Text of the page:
The market slowly meandered today, but a subpoena at
Bank of America
over bonuses paid to Merrill Lynch employees put the embattled bank back into the spotlight, as well as atop the TheStreet.com's top 10 most searched stocks list.
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New York Attorney General Andrew Cuomo has issued a subpoena to former
as part of an investigation into billions of dollars in bonuses paid to Merrill Lynch employees before the company's Jan. 1 takeover by Bank of America. Thain and BofA have reportedly been scuffling over whether Thain insisted on going forward with the bonus payments even after it became apparent Merrill would report a fourth-quarter loss in excess of $15 billion.
Next on the list,
, which announced a 32% drop in earnings on Monday, was upgraded at UBS to neutral from sell and its price target reduced to $34 from $35.
With Monday's $68 billion bid to acquire
, pharmaceutical giant
is setting itself up to "potentially dominate the Alzheimer's disease treatment market for years to come," says TheStreet.com's
portfolio manager Adam Feuerstein. But in making such a big bet, the pharmaceutical giant may also face increased government scrutiny and possibly some resistance from its key partners.
Lingering doubts over
dividend continue to keep it in TheStreet.com's most searched stocks.
saw its target price raised at Morgan Stanley to $68. And "Mad Money" viewers saw CEO Jim Skinner interviewed by Jim Cramer Monday night.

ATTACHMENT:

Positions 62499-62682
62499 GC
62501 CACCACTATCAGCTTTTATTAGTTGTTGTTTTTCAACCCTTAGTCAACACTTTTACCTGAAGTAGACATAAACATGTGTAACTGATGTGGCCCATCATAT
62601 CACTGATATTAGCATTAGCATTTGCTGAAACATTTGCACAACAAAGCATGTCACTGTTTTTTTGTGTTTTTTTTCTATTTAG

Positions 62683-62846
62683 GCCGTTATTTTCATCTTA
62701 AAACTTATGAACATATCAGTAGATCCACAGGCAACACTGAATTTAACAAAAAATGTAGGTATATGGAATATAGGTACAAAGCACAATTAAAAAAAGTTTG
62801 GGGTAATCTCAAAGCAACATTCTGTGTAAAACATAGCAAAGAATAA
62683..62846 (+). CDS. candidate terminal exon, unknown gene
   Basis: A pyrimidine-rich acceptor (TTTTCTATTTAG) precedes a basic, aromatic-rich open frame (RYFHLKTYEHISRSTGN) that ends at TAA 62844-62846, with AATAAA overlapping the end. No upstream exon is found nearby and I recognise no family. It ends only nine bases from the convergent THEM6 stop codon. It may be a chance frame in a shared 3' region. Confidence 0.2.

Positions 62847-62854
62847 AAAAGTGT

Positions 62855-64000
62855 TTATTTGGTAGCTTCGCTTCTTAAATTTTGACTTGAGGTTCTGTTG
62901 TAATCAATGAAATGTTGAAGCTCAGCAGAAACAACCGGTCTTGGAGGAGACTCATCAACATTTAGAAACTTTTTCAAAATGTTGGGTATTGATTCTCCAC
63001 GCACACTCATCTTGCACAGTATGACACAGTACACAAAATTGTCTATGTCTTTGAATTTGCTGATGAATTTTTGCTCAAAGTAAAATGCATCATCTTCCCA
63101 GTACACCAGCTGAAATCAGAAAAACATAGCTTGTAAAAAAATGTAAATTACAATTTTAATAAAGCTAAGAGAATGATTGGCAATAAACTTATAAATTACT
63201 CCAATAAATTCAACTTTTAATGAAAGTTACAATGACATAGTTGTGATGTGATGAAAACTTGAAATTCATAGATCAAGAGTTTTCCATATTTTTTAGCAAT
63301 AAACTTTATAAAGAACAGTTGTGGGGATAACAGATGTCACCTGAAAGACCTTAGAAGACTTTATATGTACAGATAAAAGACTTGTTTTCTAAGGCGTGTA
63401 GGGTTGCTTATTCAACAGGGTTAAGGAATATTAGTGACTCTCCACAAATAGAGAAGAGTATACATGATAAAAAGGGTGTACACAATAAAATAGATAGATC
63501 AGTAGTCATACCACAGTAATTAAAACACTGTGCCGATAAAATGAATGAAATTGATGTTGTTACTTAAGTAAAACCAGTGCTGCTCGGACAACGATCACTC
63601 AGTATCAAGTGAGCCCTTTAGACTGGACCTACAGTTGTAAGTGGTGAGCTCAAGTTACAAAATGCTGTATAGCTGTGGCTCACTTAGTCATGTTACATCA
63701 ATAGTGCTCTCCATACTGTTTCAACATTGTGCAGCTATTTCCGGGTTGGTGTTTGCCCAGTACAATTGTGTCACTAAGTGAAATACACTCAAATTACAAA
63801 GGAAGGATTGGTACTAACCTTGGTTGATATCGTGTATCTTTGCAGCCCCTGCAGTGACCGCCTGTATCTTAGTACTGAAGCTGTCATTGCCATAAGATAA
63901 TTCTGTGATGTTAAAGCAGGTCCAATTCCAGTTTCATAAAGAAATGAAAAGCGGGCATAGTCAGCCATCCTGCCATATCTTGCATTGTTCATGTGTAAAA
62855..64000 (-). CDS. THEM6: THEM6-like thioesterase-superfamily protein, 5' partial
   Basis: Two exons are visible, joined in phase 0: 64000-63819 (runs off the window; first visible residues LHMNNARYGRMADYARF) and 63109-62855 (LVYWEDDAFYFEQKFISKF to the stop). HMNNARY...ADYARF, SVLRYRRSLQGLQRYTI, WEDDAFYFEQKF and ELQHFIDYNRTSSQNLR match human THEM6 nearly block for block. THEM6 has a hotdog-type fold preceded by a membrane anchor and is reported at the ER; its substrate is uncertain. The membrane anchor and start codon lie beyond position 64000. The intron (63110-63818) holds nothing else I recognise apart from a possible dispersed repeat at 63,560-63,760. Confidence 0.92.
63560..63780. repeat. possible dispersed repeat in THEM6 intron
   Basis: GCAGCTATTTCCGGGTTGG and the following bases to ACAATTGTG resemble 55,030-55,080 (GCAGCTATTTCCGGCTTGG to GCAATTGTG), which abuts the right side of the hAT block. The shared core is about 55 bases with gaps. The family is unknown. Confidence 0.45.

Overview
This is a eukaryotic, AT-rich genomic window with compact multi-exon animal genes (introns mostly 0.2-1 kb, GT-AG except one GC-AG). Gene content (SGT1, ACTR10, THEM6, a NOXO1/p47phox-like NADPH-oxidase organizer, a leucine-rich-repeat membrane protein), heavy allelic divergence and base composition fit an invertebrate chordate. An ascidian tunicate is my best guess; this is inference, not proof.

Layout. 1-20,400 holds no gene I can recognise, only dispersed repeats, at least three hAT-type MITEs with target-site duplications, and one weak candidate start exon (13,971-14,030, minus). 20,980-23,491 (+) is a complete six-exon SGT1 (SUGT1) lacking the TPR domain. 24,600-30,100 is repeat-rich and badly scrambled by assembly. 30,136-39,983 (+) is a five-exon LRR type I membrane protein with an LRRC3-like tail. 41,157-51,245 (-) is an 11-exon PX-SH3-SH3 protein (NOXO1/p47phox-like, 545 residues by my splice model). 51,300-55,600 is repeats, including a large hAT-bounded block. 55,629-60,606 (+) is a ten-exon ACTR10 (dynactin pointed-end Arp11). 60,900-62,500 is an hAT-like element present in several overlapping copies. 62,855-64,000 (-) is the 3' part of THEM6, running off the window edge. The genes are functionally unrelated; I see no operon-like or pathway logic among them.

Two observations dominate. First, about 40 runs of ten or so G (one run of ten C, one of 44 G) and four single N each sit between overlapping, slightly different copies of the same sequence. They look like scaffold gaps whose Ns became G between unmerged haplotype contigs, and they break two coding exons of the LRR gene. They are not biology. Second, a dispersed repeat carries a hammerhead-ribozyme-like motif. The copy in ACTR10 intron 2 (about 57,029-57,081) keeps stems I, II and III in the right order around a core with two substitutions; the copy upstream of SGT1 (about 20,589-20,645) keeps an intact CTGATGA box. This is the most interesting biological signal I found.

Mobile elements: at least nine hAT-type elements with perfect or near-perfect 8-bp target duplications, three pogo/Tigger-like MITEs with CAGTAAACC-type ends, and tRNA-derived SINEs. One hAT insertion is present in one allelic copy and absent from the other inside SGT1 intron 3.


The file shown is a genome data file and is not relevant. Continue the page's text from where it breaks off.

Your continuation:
continues to be heavily searched -- and traded -- ahead of its Feb. 4 earnings report.
also remains heavily searched as Apple devotees scrap for details about the iPhone-maker's next move.
continues to benefit from this weekend's
announced this weekend that now is the time to buy oil -- and oil stocks.
reported better-than-expected fourth-quarter earnings Tuesday, boosted by strong sales of several key drugs and the sale of the company's stake in ImClone Systems. Bristol said revenue growth in 2009 would be in the low-single digits, impacted somewhat by foreign exchange headwinds.
Finally, telecom giant
saw its fourth-quarter profit rise 15%, driven by its rapidly expanding wireless and broadband businesses. Excluding charges, Verizon's fourth-quarter earnings were 61 cents, down from 62 cents a year ago, but in line with analysts' estimates.
Before joining TheStreet.com, Gregg Greenberg was a writer and segment producer for CNBC's Closing Bell. He previously worked at FleetBoston and Lehman Brothers in their Private Client Services divisions, covering high net-worth individuals and midsize hedge funds. Greenberg attended New York University's School of Business and Economic Reporting. He also has an M.B.A. from Cornell University's Johnson School of Business, and a B.A. in history from Amherst College.